19. 19. In remote communities in northern Saskatchewan, young people have few opportunities for diverse arts and cultural experiences. “These are usually limited to performances and workshops organized by local schools. The quality of arts education programs varies from school to school, depending on the background and training of staff,” says Debby Noble, curriculum consultant for the Northern Lights School Division. The school division received a Creative Partnerships Innovations grant to bring a visual artist and a hip hop dancer to three northern communities. During her four-month residency, Amanda Murray taught dance at two schools in La Loche and Sandy Bay. “It was a bit of a culture shock,” she says. “The greatest challenge was the students’ overall shyness or fear of trying something new.” Murray quickly found that when she used a strictly “professional” teaching style, many students were too uncomfortable to participate. She adjusted her approach and opened up about the fears and challenges she had when she first started dancing. “Once they could relate to me and see that I was afraid of things, too, they were more willing to try,” she says. Murray also taught the music, politics, and history of hip hop culture, finding that students who did not participate in the dance were often interested in discussing the culture. “And sometimes, they were more open to trying the dances afterward,” she says. In La Loche, Murray helped high school students create a video project and form a dance crew, which continues to perform today. “We are still in contact online and share music and videos as the crew develops,” she says. At the end of the residency in Sandy Bay, Grades 4, 5, and 9 students performed at a school assembly in front of 200 people. The most notable performance was from a group of boys who had a reputation of being disruptive. “The rest of school was shocked. They didn’t think the boys would have the focus to put together a performance. But they collected that energy and directed it into their dance,” she says. “To develop relationships and connections with these students, to see their growth from being absolutely terrified to performing in front of hundreds of people was amazing to witness!” The Creative Partnerships program is a joint initiative of the Saskatchewan Arts Board and SaskCulture Inc., and is funded through the Saskatchewan Lotteries Trust Fund for Sport, Culture and Recreation. self-confidence through Amanda Murray is the artistic director of def SOL Productions, Saskatchewan’s first street dance and performance company. With over 14 years of knowledge and experience in the industry, and a “fun, yet professional” teaching style, Murray is constantly requested by schools, studios, and organizations throughout the province. She promotes hip hop culture and dance through education, performance, and quality training opportunities for all ages. “Teaching is my biggest love, and dance is my passion. It’s great to be able to share that with so many people,” she says. Photo: def SOL Productions Opposite page: A student dance crew in La Loche works on hip hop choreography with dancer Amanda Murray in an after-school practice session. Photo courtesy of the artist dance 19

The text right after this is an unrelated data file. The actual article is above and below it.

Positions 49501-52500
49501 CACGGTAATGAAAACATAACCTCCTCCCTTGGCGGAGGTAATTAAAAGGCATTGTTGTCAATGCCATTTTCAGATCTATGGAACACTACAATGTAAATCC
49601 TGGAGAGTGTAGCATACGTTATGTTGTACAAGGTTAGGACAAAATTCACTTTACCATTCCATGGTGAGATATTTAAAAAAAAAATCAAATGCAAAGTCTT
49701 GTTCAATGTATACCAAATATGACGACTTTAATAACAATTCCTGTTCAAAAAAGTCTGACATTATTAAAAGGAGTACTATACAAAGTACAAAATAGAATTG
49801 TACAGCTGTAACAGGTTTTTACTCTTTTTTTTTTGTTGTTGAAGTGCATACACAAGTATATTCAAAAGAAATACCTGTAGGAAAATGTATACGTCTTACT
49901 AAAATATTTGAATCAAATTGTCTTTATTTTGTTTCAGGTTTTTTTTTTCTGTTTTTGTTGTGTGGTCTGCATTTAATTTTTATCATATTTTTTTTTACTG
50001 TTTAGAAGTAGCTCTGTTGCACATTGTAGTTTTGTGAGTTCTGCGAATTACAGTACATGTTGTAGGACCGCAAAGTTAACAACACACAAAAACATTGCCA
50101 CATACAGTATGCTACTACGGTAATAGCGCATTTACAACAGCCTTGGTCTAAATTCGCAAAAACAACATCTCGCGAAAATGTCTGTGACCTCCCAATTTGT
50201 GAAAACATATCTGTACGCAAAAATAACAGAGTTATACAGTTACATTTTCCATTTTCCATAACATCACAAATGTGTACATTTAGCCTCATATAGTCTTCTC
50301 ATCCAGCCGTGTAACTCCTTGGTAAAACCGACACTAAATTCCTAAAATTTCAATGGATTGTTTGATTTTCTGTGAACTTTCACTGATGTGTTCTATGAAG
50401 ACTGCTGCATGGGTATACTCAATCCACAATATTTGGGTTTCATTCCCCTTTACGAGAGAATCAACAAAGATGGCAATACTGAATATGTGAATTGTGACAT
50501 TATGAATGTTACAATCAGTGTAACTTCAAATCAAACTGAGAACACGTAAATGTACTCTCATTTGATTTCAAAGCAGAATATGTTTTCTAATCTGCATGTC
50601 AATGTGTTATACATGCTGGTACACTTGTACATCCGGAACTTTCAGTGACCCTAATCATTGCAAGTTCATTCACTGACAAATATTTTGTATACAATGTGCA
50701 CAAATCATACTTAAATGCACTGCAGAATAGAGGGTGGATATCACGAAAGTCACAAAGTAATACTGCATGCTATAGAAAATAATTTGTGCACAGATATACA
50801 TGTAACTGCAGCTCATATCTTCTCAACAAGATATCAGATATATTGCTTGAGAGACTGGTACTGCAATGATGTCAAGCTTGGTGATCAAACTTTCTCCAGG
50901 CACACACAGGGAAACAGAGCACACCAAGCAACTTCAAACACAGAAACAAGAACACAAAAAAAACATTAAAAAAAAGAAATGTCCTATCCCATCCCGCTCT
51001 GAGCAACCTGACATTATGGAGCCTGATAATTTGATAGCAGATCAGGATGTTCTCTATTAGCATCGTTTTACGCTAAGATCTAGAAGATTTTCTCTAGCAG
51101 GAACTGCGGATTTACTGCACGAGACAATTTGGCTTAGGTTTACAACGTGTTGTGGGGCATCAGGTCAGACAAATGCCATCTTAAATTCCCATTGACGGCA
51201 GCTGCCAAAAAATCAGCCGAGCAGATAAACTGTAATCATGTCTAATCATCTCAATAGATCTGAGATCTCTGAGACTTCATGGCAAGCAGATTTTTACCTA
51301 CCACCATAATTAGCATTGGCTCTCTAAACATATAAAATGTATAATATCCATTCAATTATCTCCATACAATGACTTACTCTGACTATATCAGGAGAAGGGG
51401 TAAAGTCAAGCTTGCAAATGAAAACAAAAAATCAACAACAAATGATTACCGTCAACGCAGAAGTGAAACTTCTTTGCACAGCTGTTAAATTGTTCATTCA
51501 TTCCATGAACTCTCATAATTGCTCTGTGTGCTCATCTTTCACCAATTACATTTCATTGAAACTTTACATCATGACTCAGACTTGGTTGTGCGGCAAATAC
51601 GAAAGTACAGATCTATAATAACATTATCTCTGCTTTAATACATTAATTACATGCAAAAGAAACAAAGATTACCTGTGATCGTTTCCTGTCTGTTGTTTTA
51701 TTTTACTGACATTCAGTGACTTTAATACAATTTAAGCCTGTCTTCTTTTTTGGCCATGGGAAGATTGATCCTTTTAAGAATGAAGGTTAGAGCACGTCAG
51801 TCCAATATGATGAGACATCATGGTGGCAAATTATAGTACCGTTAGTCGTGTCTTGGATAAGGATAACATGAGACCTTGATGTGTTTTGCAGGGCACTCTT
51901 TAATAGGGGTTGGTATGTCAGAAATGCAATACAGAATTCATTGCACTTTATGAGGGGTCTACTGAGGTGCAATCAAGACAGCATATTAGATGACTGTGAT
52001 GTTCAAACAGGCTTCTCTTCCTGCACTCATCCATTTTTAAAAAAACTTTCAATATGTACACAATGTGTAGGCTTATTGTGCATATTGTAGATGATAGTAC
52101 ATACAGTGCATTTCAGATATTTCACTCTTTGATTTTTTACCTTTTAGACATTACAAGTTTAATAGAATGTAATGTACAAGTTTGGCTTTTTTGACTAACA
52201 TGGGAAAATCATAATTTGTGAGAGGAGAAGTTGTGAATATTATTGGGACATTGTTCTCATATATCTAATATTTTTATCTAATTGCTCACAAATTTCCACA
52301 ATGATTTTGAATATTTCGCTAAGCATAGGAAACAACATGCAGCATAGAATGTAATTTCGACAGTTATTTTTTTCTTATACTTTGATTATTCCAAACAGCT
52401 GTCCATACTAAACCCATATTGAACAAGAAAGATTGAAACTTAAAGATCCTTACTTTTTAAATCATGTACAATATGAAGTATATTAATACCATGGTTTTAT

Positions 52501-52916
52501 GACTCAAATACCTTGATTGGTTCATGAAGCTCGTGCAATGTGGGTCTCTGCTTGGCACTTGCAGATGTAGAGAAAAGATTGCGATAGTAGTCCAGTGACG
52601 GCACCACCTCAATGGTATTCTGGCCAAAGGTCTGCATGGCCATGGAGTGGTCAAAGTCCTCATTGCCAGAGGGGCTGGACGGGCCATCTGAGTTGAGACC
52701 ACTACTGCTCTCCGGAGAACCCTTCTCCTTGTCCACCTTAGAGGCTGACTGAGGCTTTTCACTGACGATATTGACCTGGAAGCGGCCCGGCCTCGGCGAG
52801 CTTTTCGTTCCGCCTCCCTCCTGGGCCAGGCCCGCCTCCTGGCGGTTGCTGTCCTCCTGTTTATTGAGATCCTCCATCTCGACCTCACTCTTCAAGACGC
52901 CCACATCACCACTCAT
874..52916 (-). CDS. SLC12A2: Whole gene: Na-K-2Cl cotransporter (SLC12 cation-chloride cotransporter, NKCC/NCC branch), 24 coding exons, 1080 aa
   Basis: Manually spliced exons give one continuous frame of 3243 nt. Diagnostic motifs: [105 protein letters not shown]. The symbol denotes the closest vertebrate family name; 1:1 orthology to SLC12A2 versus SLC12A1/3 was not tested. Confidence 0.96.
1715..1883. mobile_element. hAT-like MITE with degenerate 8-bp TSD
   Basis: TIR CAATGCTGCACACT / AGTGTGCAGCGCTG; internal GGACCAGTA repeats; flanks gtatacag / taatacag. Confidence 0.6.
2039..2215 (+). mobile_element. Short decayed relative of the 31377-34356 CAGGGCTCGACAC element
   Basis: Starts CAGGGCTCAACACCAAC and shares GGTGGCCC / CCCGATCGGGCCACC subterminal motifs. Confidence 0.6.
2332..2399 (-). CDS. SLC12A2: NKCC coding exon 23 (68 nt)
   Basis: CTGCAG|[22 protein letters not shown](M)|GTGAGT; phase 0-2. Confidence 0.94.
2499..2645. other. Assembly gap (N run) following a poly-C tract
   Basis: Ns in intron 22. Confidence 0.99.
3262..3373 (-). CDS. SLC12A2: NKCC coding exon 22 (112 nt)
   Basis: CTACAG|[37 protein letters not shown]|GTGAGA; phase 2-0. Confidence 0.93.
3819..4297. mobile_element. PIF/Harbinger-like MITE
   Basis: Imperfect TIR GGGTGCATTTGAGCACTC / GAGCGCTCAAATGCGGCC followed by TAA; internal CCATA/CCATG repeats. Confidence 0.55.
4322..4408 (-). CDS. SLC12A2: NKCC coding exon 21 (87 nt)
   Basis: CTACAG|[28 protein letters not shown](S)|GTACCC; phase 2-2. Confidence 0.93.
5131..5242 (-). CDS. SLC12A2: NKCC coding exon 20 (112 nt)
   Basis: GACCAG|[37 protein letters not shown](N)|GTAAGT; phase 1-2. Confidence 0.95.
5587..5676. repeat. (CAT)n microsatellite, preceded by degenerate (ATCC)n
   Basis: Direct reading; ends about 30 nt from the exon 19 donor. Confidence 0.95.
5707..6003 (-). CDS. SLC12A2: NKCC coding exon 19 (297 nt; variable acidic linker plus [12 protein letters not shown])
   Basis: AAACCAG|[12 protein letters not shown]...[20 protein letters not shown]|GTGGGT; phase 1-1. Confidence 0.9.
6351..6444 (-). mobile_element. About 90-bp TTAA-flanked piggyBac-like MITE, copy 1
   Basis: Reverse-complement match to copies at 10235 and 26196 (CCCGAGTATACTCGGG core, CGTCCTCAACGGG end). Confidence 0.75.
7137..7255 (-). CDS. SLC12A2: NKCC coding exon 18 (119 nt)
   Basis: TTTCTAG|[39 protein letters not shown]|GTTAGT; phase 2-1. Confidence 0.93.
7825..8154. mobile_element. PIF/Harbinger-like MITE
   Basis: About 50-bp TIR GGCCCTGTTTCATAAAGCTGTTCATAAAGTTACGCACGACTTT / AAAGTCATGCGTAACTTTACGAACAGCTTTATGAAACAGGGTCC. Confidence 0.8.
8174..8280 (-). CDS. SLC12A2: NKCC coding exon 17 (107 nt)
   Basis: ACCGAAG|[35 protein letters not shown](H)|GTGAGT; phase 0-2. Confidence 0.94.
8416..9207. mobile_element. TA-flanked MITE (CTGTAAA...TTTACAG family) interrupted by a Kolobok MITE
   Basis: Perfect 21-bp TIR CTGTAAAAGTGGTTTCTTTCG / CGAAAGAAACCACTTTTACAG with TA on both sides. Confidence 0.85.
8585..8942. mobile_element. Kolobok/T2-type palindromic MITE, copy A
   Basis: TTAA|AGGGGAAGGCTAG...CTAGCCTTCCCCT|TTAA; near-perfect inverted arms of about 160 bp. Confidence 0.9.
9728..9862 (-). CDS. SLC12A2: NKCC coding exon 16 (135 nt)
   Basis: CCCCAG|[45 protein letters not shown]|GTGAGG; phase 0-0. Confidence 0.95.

20. 20. 20 arts and learning at Agribition Above: Artist-in-residence Carol Morin works with students visiting the Canadian Western Agribition to create a collaborative art installation. Photos: Saskatchewan Arts Board Every year, thousands of students visit the Canadian Western Agribition in Regina for a hands-on learning experience about where their food comes from. In 2012, they also got a lesson about Saskatchewan history through collaborative art-making. Arts Board artist-in-residence Carol Morin created a wheel visitors could spin, which provided inspiration for them to create small buffalo art cards about a moment in Saskatchewan history. Morin then transformed the cards into a large buffalo, which grew and changed throughout Agribition week. Art from the Arts Board’s Permanent Collection was also featured at Agribition through Marking Time, an exhibition that brought together a diverse selection of Indigenous art, including painting, drawing, carving, stitching, and beading. From the traditional to the contemporary, the everyday to the monumental, these works showcased the essential place Indigenous art holds in Saskatchewan’s artistic history. Shortly after Agribition, Marking Time was installed at the Yorkton Public Library, where it was on display for six months. The artist-in-residence program at Agribition is made possible through a partnership between the Saskatchewan Arts Board and the Canadian Western Agribition.